- Triple Star Level Consultants ($800 PV/month and $4,000 GV/month) get 7% on their Level 1, 5% on Level 2, and 3% on Level 3.
- Executive Consultants ($1,000 PV/month and $8,000 GV/month) get 7% on their Level 1, 5% on Level 2, 5% on Level 3, and 2% on all other levels to INFINITY.
Executive Promotion Advance Bonuses get you $500 when you hit Executive rank and another $500 each time someone in your downline hits Executive rank.
Executive Career Path and Compensation are essential generational bonuses that get you additional commission on your executive generations that increase as you move up in the executive rankings (Bronze Executive, Silver Executive, etc all the way to Diamond Executive).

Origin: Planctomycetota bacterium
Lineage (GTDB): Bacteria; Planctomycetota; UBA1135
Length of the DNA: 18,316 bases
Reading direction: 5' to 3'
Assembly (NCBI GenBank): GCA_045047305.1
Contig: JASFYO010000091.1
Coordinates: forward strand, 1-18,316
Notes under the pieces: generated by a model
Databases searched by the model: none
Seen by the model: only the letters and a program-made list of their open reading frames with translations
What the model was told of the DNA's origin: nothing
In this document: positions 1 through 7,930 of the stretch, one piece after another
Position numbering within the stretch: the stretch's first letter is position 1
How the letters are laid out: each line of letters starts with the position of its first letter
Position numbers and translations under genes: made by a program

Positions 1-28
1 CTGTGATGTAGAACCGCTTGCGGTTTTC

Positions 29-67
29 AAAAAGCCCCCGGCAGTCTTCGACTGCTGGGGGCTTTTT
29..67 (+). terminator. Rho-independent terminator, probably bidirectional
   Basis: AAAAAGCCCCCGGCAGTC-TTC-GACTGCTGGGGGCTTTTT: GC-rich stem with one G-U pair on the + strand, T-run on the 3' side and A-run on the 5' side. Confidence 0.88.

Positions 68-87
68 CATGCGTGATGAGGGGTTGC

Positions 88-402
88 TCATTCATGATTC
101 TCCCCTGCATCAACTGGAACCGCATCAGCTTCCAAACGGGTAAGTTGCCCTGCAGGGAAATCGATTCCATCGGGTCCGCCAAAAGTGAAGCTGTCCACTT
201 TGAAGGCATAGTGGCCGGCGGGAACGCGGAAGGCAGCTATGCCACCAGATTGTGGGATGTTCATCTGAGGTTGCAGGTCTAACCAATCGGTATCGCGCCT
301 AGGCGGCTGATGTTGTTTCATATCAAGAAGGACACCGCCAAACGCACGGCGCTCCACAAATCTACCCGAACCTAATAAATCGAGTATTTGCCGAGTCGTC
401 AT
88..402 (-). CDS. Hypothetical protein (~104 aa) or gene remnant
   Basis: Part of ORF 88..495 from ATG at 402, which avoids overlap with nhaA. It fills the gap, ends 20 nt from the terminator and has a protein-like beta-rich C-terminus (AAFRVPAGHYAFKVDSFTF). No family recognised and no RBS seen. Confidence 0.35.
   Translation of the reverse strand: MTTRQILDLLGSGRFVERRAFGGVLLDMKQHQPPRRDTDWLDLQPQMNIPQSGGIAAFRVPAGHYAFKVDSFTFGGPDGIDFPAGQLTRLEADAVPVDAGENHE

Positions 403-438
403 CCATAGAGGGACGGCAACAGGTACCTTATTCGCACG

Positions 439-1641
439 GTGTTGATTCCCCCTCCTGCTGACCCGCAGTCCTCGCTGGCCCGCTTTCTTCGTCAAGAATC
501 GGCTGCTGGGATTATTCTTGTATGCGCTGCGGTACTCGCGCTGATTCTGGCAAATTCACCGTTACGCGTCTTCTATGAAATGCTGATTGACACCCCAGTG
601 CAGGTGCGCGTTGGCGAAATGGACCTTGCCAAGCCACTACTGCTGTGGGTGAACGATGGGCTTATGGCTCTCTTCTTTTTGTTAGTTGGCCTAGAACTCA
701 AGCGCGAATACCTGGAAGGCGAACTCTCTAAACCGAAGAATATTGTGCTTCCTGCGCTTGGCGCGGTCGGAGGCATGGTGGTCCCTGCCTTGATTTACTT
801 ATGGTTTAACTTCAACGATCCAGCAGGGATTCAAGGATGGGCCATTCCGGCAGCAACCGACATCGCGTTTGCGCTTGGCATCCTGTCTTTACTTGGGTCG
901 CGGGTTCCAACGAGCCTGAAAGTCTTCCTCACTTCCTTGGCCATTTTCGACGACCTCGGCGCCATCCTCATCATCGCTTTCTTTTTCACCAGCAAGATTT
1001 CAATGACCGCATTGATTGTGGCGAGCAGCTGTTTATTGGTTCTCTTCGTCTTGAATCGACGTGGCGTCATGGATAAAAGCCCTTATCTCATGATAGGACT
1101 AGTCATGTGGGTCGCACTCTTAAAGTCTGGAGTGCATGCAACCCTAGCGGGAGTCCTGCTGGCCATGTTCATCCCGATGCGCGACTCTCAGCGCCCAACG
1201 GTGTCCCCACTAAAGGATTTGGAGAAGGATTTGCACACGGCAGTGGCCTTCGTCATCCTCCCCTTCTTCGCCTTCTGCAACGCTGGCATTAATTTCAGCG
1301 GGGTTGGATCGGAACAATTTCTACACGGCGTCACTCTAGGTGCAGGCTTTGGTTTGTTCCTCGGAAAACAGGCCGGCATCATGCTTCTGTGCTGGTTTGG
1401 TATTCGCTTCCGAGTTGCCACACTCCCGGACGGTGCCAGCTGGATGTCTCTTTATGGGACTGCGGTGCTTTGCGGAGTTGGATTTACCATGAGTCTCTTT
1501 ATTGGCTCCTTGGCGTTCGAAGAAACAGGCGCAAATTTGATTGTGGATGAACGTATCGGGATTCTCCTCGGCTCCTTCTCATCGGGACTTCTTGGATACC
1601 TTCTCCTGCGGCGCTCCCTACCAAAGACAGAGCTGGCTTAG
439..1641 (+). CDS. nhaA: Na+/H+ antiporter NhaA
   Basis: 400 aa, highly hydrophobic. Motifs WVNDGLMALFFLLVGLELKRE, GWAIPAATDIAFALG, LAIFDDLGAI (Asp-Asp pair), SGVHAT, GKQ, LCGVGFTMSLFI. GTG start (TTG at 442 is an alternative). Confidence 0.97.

Overall, they’ve got a pretty legit compensation plan. Not only is it transparent and fairly simple, but it clearly focuses some attention on personal product sales and not just recruitment.
The fact that even the highest rankings have to keep selling $1,000+ in product a month means that this MLM is less scammy than most.
Run-ins with the USDA in the past regarding toxic ingredients are pretty alarming, though. Hopefully they’ve got that taken care of completely, but it’s still a little early to say.
But you’ve GOT to build up a HUGE downline to do well in any MLM (see the top-ranked ones here), and that’s hard enough to do at very well-established companies with perfect records.
Trying to do it at a company with a huge red mark on their record would be nearly impossible.
Look, I’ve been involved with network marketing for over ten years so I know what to look for when you consider a new opportunity.
After reviewing 200+ business opportunities and systems out there, here is the one I would recommend: